Islander's Blog

That time of year again

We complain all summer. They are the same complaints you hear in every resort town. Too many people, most of whom seem oblivious to the fact that we ourselves are not on vacation. Two friends run into each other. One asks the other how he is. “Just making it through the summer,” is often the response.

It is a generally accepted fact that August is the worst of it. I once met a man who lived on-island all fall, winter and spring. Then he rented his house, packed up his tools, and lived and worked in Vermont between June and September. That story is met with almost universal admiration when it is told between the Fourth of July and Labor Day.

Then the days begin to get shorter. There is the hint of a cool breeze in the air. Our children begin practice for fall sports. Suddenly, we cannot get enough of summer. After a season of complaint, we now ask each other where the summer went. It is like that old Woody Allen joke about the two old ladies at a buffet. They do not like the food, but complain that the portions as so small.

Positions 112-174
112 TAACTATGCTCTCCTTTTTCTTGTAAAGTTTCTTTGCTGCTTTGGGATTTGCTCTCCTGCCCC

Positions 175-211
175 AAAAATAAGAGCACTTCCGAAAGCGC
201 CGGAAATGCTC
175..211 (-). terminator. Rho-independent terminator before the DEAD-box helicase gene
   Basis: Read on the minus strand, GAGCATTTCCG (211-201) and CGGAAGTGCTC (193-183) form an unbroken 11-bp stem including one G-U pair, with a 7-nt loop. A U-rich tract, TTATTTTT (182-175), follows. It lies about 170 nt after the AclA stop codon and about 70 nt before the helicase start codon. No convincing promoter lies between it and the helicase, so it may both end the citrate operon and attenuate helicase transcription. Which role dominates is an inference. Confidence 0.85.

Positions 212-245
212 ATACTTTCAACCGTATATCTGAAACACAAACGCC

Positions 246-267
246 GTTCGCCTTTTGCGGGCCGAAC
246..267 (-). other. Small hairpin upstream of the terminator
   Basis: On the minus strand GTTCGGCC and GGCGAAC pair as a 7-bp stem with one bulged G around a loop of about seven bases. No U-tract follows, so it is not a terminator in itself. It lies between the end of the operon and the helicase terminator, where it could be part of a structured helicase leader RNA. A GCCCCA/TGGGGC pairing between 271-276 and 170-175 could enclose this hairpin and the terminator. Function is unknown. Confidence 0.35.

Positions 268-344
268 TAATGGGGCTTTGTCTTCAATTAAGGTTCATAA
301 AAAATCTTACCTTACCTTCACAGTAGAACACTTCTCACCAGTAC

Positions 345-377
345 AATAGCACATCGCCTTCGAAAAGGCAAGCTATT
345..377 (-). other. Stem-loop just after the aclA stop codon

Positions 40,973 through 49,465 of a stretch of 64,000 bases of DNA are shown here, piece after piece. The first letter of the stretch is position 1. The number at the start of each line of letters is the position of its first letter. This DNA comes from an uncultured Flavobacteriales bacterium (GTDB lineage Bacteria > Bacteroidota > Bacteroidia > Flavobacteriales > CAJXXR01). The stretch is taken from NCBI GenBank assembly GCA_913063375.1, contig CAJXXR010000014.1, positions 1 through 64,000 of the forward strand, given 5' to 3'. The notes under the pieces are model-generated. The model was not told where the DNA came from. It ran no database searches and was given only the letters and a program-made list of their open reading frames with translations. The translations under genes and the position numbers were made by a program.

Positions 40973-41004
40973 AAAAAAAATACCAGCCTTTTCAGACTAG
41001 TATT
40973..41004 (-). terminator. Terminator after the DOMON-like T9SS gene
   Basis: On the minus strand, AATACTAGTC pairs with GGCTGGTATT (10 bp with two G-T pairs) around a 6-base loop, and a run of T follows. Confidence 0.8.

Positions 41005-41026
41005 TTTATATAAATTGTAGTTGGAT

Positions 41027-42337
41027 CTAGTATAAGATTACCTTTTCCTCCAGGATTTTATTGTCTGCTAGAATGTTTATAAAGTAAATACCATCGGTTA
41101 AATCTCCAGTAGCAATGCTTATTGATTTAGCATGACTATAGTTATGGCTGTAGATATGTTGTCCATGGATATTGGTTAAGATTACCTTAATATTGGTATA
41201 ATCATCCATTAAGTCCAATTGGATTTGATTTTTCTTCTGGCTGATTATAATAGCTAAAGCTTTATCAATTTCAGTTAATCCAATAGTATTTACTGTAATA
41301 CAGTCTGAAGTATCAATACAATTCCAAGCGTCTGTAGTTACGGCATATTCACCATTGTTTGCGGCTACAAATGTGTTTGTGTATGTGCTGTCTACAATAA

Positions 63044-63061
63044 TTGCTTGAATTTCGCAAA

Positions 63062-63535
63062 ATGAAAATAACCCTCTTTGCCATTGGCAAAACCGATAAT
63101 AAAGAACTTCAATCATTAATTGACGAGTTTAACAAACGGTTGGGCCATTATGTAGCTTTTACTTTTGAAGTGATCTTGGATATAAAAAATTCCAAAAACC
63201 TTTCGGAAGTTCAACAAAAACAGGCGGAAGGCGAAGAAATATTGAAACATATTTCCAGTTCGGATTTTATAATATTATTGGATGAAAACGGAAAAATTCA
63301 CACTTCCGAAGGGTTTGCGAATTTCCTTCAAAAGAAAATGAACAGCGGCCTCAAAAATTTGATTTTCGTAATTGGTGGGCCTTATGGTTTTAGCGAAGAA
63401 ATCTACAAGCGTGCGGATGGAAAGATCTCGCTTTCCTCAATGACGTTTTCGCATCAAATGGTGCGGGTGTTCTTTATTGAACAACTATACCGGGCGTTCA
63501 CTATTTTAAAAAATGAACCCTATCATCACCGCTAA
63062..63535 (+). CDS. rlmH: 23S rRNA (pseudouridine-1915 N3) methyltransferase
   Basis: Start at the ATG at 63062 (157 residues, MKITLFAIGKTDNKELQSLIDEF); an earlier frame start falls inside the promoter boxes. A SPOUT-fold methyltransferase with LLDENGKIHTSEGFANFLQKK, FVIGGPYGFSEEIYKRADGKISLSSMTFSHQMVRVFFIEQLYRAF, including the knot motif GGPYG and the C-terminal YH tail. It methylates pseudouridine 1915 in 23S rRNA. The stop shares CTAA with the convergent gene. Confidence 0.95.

Maybe we feel this way not because New England seasons seem designed to remind us of what we have, by threatening to take it away. In the same way that June holds out the promise of summer, October holds out the threat of winter. Perhaps that is why autumn is the sweetest season. It encourages the bittersweet urgency to enjoy what moments we can, before it is time once again to hunker down for the winter.

So we take a ride to Coatue and spend a Sunday swimming. We pick even more zucchini from our garden and try to find yet another way to cook it. We pack the college-aged kids up for school and buy new notebooks for the ones still at Nantucket High. Personally, I take great solace in the fact that the striped bass will be back in a month or so, even though I probably will not catch one.

 John Stanton

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